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TOUR GUIDE TIP OF THE WEEK ▪ STAY ENTHUSIASTIC
As we all prepare for the next stage of the re-opening of our state’s economy, we will need to really raise the bar for our first guests. Not everything will open at once. Many places will have limited availability and restricted capacity. There will be rules put in place in places that have never had such rules. But our first guests – Pioneers! – should receive our absolute best welcome!
Tour guides, greeters, and the front-line staff at our city’s many museums, historic homes, hotels, motels, restaurants, and cafes must be ready to take on the Herculean task of re-starting our important travel and tourism industries. Our work uniforms and dress clothes will have additional wardrobe accessories including gloves, masks, and supplies of portable hand sanitizer. Guests may also be required to wear masks. There will surely be other rules and suggestions as well.
In spite of the lost momentum and gradual restart, guests and visitors to our city will still expect a certain level of excitement and enthusiasm from those who welcome and wait on them during their visit here. Most of the time excitement and enthusiasm is part and parcel of what we deliver. Of course, our visitors do not see, nor can they appreciate the challenge of greeting and serving sometimes thousands of guests on a daily basis. This work requires lots of “hellos,” smiles, and high energy. And we do it happily.
Staying enthusiastic during a busy day is a challenge for even the most spirited tour guide and greeter. Trying to deliver a high quality of service at an increasingly fast pace can be exhausting after too many hours. Staying healthy and protecting yourself from the virus will be a continuing concern. Maintaining your ideal level of enthusiasm with each and every guest will be the biggest challenge.
Knowing yourself and your energy highs and lows and working rhythm can be the best check to be able to revive and maintain your enthusiasm over a long shift. Sometimes you will just need to stop for a moment, even when you do not have time for a scheduled break. Discuss some re-energizing options with your supervisor or colleagues. Know when you need to take a deep breath, take a quick short break, or simply step away from your post long enough to perhaps take a short stroll and let your whole mind and body relax. Find the strategy that works best for you to help you keep and maintain your enthusiasm and continue to provide inspiring service to your guests and visitors.
Most of all, keep communications open with team leaders and managers and your colleagues to share the questions, queries, problems, and fears of your guests and visitors. Share with them your own worries and problems. Together we can work through this time of great change, an unknown future, and restore our businesses and our shared industry, and rebuild the economy of our City-by-the-Sea.
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Each week in this column we share tips and strategies for planning,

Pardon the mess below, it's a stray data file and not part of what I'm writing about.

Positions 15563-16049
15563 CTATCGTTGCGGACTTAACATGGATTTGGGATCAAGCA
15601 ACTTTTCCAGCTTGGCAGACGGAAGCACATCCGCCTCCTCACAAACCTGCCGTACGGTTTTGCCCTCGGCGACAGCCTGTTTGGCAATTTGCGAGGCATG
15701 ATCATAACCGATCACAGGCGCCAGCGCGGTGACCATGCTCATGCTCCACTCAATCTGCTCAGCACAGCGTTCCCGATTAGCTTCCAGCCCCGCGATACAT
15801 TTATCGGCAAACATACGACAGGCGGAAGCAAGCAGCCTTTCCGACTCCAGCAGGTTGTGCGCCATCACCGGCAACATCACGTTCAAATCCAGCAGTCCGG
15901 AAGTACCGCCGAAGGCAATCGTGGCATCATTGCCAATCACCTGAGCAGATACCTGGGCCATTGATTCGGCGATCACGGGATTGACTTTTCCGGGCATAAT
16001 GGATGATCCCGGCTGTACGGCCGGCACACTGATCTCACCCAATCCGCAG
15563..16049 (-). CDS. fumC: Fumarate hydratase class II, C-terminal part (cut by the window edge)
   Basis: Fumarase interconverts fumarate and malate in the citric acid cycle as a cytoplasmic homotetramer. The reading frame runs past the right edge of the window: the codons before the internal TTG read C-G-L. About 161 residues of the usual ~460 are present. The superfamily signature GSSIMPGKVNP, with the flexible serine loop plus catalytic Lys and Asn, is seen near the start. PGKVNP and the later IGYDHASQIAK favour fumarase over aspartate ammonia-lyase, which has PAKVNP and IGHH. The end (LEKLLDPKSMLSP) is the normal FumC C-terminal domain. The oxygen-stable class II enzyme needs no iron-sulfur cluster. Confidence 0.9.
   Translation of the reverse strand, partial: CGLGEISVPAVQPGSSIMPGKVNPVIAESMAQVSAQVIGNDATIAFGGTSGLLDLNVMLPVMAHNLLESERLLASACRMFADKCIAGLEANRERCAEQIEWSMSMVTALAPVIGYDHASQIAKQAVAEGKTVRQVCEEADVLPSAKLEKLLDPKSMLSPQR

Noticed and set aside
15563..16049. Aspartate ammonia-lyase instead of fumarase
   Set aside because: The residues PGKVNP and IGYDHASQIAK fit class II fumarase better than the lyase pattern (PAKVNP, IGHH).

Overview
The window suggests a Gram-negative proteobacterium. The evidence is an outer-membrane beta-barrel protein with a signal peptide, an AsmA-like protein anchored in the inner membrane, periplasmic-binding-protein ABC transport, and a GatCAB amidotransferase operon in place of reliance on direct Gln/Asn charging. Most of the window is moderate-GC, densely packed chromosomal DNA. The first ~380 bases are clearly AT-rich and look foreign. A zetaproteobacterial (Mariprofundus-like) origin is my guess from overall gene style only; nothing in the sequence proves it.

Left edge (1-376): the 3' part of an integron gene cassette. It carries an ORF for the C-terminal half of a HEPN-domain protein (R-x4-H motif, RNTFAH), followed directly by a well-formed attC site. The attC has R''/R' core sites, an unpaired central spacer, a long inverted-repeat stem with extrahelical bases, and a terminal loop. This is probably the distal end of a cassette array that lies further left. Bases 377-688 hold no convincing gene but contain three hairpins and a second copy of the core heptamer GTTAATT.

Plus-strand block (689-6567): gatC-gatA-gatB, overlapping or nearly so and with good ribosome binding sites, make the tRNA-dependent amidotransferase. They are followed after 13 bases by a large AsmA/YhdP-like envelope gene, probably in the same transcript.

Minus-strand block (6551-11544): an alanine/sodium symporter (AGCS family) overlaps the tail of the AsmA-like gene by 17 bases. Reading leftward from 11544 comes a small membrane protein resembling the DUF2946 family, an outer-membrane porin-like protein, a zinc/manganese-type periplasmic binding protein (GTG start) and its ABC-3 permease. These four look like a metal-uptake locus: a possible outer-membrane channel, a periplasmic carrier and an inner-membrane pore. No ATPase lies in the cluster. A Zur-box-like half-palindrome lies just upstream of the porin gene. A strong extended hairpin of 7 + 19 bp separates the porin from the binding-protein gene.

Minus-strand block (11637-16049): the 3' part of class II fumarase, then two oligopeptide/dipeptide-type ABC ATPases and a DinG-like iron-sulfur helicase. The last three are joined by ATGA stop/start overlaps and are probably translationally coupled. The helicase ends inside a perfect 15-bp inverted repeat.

marketing, and providing quality guest services. If you have a suggestion,
please send it along to firstname.lastname@example.org.
We will share it with all our readers. And you. Thanks!
Until this public health crisis passes and we are back open for business, please take time to read, learn, study, and better understand our city’s exciting heritage.
Meanwhile, continue to check for openings and available services at our local restaurants, stores, and historical sites on the city’s visitor site at www.discovernewport.org with daily updates on www.whatsupnewp.com
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OUR WEB SITE LISTINGS
⬥ Belcourt of Newport (www.belcourt.com) – Wonderful videos of the restoration of this gem
⬥ Fort Adams (www.fortadams.org)
⬥ Touro Synagogue (www.tourosynagogue.org) – Read the history, view the photo galleries
⬥ Museum of Newport Irish History (www.newportirishhistory.org)
⬥ Rose Island (www.roseisland.org)
⬥ Newport Historical Society (www.NewportHistory.org)
⬥ Preservation Society of Newport County (www.NewportMansions.org) — Several new virtual tours have recently been added to the web site
⬥ Newport Art Museum (www.NewportArtMuseum.org)
⬥ Gansett Cruises (www.gansettcruises.com) – Check out their photo & video galleries
⬥ Redwood Library and Athenaeum (www.RedwoodLibrary.org)
⬥ The Newport Experience (www.newportexperience.com) – Includes OceanCliff and the Schooner Aurora
⬥ Audrain Automobile Museum (www.AudrainAutoMuseum.org) – The YouTube site for this museum is worth a look
⬥ Discover Newport (www.DiscoverNewport.org) – Video, photos & numerous links to more
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OPERATING SCHEDULES UPDATES
With so many cancellations and postponements and new ones announced every day, it is wishful thinking to list any upcoming events with any assurance they will take place. The future is still too unknown and constantly changing. Therefore, this column is suspending its regular detailed listings until such time as Newport re-opens and the major attractions and historic sites post their new schedules and re-set the dates for key events.
Until then, please check back daily with www.whatsupnewp.com for schedule changes and updates.
KENNETH PROUDFOOT, a Newport Tour Escort and Guide, is author of The Official 2018 Newport Tour Guides & Greeters Handbook (Shoreline Press (RI), 2017).